The Basics of Rhythm!
You might have heard that with rhythm, you either have it or you don't. Not only is that not true, rhythm is fundamental for beginner musicians to learn so that they can progress with their music. In this article, we cover the basics of rhythm and the best ways to practice it.
What is Rhythm?
Rhythm is the arrangement of sound patterns in music. Rhythm consists of two basic parts:
The beat is the pulse of the music and tempo is how fast that pulse is moving. Written music is organized into measures that contain a determined number of beats, generally 2 to 4 beats per measure. In each measure, you will hear strong beats and weak beats. These patterns of strong and weak give music a certain type of feel depending on where they are placed.
The rhythm in a piece of music is also determined by the length of notes used within each measure. Notes can sound long or short, which helps create slow and fast rhythms. The basics building blocks of note lengths or note values are whole notes (4 beats), half notes (2 beats), quarter notes (1 beat) and eighth notes (1/2 of a beat).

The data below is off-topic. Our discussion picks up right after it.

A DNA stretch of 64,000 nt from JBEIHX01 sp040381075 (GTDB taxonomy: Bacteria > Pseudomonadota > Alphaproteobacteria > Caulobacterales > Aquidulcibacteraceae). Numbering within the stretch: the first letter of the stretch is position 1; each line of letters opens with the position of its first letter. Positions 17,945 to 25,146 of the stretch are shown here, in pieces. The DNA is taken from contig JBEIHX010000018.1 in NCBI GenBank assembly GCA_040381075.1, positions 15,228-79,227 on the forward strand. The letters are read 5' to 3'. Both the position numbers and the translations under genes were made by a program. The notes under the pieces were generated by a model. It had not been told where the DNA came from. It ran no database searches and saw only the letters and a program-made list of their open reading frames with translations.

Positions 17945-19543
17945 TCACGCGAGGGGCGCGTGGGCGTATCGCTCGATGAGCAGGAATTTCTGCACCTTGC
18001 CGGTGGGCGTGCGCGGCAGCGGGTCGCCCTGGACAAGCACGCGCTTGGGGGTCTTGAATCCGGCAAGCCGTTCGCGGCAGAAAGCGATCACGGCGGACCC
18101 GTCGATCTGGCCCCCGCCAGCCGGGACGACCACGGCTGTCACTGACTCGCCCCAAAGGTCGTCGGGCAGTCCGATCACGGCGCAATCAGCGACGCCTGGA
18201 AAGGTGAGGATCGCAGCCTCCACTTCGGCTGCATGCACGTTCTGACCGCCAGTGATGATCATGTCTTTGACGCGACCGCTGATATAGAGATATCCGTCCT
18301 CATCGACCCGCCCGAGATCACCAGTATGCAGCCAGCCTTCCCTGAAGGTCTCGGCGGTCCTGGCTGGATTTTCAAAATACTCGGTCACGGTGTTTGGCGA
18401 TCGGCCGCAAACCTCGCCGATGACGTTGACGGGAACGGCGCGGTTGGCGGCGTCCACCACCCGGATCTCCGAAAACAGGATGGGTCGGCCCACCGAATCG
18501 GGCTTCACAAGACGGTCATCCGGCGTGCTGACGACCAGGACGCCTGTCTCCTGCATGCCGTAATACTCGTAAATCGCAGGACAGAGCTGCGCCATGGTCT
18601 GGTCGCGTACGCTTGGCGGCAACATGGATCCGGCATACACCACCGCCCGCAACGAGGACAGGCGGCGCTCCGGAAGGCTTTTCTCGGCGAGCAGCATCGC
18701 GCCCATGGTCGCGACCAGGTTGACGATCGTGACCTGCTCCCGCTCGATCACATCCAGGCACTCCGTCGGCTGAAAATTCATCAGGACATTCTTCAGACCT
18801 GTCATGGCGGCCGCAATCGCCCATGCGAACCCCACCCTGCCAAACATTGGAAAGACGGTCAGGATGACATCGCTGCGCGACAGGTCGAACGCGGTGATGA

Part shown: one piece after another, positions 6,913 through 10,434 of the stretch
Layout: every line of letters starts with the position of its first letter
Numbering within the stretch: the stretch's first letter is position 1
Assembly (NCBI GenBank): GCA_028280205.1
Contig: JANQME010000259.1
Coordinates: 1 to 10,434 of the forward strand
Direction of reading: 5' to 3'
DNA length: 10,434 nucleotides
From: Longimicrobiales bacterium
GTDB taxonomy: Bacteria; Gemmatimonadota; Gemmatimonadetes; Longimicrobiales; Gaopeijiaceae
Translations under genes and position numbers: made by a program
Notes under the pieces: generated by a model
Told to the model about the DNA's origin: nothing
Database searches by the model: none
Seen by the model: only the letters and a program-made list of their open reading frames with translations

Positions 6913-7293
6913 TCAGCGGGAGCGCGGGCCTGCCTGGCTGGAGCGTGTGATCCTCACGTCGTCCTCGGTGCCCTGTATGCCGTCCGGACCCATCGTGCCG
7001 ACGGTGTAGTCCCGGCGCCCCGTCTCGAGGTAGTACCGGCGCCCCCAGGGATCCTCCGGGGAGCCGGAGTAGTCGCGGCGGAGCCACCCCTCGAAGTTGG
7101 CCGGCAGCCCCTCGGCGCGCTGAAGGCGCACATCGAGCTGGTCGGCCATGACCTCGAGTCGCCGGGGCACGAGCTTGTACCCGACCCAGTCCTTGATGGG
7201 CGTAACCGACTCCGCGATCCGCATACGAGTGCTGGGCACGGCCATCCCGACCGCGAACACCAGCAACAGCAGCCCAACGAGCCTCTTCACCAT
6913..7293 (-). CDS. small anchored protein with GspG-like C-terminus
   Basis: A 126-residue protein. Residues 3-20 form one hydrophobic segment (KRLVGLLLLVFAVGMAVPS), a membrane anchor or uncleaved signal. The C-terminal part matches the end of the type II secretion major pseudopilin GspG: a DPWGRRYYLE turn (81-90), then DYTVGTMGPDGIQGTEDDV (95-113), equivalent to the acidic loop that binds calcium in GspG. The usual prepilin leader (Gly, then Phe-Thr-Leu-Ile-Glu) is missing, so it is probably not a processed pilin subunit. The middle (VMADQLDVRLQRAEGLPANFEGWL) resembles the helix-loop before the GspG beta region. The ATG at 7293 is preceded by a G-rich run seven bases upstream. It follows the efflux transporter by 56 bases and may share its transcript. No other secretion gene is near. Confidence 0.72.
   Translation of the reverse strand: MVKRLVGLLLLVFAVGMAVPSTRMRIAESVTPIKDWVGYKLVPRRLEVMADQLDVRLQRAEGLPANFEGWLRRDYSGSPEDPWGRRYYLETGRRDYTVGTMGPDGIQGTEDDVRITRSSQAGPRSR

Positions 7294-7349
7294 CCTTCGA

The time signature tells us how many beats are each measure and what note gets one beat. Time signatures look like fractions. For example, with the time signature 2/4 the top number shows us 2 beats are in each measure and the bottom number (4) shows us the quarter note gets one beat.
Most popular music has a time signature of 4/4 which is 4 quarter notes per measure. The next time your favorite song comes on the radio, see if you can count along! 1, 2, 3, 4!
One of the most important things a young musician can do to learn rhythm is to practice with a metronome - a device that produces an audible beat at steady, regular intervals. Practicing with a metronome can be challenging at first, however, it’s essential that your practice is guided by an accurate timekeeper and that you make it part of your daily routine. Practicing scales and rudiments with a metronome will train you to move in time and create an internal clock.
Make sure you know your note values! One way is to practice with flashcards. Students can use notecards for solo studying, or parents can quiz their children and make it into a game. West Music carries note cards perfect for this type of musical exercise.
Hal Leonard's All-Purpose Music Flashcards
Have questions? Need advice? West Music is here for you! Give our music education experts a call at 800-373-2000.